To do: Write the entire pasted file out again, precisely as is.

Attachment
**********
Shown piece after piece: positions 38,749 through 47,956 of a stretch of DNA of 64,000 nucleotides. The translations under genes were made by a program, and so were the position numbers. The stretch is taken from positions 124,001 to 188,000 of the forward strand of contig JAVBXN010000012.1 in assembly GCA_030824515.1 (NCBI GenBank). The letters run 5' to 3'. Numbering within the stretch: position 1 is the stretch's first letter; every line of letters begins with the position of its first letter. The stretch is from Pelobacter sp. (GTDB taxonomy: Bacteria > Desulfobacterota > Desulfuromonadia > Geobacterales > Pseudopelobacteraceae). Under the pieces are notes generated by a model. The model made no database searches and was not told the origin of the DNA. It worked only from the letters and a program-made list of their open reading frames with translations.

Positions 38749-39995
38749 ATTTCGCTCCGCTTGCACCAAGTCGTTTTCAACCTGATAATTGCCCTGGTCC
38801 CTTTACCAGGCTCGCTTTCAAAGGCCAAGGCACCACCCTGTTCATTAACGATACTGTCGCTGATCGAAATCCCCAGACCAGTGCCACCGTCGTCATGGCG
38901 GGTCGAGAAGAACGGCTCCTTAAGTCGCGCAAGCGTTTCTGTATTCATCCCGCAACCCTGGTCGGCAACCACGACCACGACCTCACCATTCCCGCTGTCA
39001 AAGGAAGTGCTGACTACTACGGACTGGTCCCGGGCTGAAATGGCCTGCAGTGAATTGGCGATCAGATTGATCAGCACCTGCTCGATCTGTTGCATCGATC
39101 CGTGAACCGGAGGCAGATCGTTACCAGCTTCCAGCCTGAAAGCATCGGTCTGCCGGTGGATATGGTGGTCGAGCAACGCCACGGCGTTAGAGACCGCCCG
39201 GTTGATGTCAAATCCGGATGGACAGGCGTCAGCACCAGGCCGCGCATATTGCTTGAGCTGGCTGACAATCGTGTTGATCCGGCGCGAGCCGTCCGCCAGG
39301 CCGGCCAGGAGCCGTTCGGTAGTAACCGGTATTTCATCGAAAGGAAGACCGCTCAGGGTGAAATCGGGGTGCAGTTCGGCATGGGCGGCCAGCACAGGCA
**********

Shown piece after piece: positions 38,749 through 47,956 of a stretch of DNA of 64,000 nucleotides. The translations under genes were made by a program, and so were the position numbers. The stretch is taken from positions 124,001 to 188,000 of the forward strand of contig JAVBXN010000012.1 in assembly GCA_030824515.1 (NCBI GenBank). The letters run 5' to 3'. Numbering within the stretch: position 1 is the stretch's first letter; every line of letters begins with the position of its first letter. The stretch is from Pelobacter sp. (GTDB taxonomy: Bacteria > Desulfobacterota > Desulfuromonadia > Geobacterales > Pseudopelobacteraceae). Under the pieces are notes generated by a model. The model made no database searches and was not told the origin of the DNA. It worked only from the letters and a program-made list of their open reading frames with translations.

Positions 38749-39995
38749 ATTTCGCTCCGCTTGCACCAAGTCGTTTTCAACCTGATAATTGCCCTGGTCC
38801 CTTTACCAGGCTCGCTTTCAAAGGCCAAGGCACCACCCTGTTCATTAACGATACTGTCGCTGATCGAAATCCCCAGACCAGTGCCACCGTCGTCATGGCG
38901 GGTCGAGAAGAACGGCTCCTTAAGTCGCGCAAGCGTTTCTGTATTCATCCCGCAACCCTGGTCGGCAACCACGACCACGACCTCACCATTCCCGCTGTCA
39001 AAGGAAGTGCTGACTACTACGGACTGGTCCCGGGCTGAAATGGCCTGCAGTGAATTGGCGATCAGATTGATCAGCACCTGCTCGATCTGTTGCATCGATC
39101 CGTGAACCGGAGGCAGATCGTTACCAGCTTCCAGCCTGAAAGCATCGGTCTGCCGGTGGATATGGTGGTCGAGCAACGCCACGGCGTTAGAGACCGCCCG
39201 GTTGATGTCAAATCCGGATGGACAGGCGTCAGCACCAGGCCGCGCATATTGCTTGAGCTGGCTGACAATCGTGTTGATCCGGCGCGAGCCGTCCGCCAGG
39301 CCGGCCAGGAGCCGTTCGGTAGTAACCGGTATTTCATCGAAAGGAAGACCGCTCAGGGTGAAATCGGGGTGCAGTTCGGCATGGGCGGCCAGCACAGGCA